Helen Dillon’s garden in Dublin left me feeling very perplexed. It was one of the two gardens I had been really looking forward to visiting on my tour and I was surprised not to feel thrilled at the visit.
The garden is well-known for its much photographed central pool/rill flanked with herbaceous borders. You enter the garden via the house and find yourself looking down on the garden with the rill and borders filling the view. This area of the garden is obviously designed to be seen from the drawing-room above and I have to agree that it looks wonderful from the window (sorry I didn’t take a photo from the window!)
However, when you get down to the garden you notice that the effect is achieved by the placing of pots of plants along the front edge of the borders. This approach really jarred with me and has left me wondering why. There were gaps in the borders where the pots could be placed so you couldn’t see the black plastic so why were they placed in such clear view. Is this me making too much of the sight of black plastic? I don’t think so as others commented on it too. I also found my response to the borders confusing.
I prefer this view of the garden to the views of the borders above. I am finding that I like the feeling of enclosure; of being amongst the plants as opposed to standing viewing an arrangement. It is something I felt quite strongly at Great Dixter in my response to the long border and the stock beds and I was interested to read James Golden’s recent blog post on Bury Court where he experienced something similar. I have noticed that I like to push through the plants, to run my hand through the flowers as I walk past. I think I chose the top photo as the introductory photo for this blog post as I liked the feel of this seating area, totally enclosed by plants.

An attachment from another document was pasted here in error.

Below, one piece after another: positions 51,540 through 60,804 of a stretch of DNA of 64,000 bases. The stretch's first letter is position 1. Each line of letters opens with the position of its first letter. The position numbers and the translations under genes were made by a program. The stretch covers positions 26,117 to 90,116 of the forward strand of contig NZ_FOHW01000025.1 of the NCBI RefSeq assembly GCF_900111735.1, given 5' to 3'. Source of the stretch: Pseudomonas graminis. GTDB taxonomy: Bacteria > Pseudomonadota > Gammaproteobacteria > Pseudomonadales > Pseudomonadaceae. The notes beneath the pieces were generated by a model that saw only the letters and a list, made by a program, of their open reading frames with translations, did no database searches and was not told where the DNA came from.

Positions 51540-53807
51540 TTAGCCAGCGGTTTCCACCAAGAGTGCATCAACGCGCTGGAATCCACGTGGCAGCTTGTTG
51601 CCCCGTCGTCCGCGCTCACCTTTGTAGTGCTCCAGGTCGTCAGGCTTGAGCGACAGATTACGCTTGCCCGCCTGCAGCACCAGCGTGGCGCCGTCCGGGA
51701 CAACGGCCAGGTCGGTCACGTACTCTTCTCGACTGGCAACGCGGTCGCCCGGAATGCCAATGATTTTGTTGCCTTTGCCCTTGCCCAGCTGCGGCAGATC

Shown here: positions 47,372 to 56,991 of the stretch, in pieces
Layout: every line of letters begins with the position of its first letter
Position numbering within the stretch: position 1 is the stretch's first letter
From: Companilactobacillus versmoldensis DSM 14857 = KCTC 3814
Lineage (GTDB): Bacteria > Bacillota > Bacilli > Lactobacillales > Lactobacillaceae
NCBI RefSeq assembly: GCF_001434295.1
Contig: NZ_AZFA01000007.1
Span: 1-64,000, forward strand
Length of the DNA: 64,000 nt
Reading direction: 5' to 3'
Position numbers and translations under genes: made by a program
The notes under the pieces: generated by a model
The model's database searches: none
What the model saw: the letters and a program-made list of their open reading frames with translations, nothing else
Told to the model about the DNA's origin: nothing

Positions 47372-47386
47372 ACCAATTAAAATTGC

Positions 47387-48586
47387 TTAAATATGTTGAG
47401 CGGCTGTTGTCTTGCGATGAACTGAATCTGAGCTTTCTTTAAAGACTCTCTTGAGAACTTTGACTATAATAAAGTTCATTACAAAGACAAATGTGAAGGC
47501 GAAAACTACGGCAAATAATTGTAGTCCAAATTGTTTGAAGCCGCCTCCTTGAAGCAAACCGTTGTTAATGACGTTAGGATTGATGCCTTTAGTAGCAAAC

At the far end of the rill you come to a more private area of the garden, an area that I don’t think is featured in books and magazines so much and which was much more to my liking. I enjoyed the combination of foliage; the textures of green in the woodland area. I also like the arches which are being clothed with ivy – an idea I am pondering and wondering if I can reproduce somewhere in my own space.
Another view of the woodland area, which I kept going back to so it obviously appealed to something in my psyche. I really liked the Astelias as I have only seen them grown in full sun but here they provide a nice contrast to the other foliage and the silver leaves bring a special glow.
Adjacent to the woodland is a dry garden with a succulents such as the agaves with dieramas and low growing drought tolerant plants. This, and the woodland area, are more a plantsman’s garden than, to my mind, the big borders by the house. Here there are all sorts of treasures acquired by Helen on her travels and from friends.
A beautiful Lobelia tupa was shown of very well against the pale end wall of the greenhouse (I think) – a good lesson in placing a plant as the wall shows off the plant but also provides additional heat for this exotic looking creature. My Lobelia tupa has decided it is just too mild to bother this year so I am really missing its fiery red plumes.
My last photo is of the front garden planting. It was a hard space to photograph partly because it was full of our group and secondly because I kept finding the neighbour’s ‘for sale’ sign creeping into the shot. Here again the planting, under a group of birch trees, is much more to my taste than the famed borders. It is relaxed, informal, naturalistic and just as the dry and woodland gardens show Helen’s plantsmanship, this area shows her skill at combining and planting plants. I think this style of planting is harder to do well than the traditional border planting. I am left wondering why then is all the focus on the big borders and rill – but then again it’s probably a matter of taste.
I’m glad I have finally written this post as it has led to me looking back through my photographs of Helen’s garden and realising that there is a lot to learn once I move my mind on from the black plastic pots!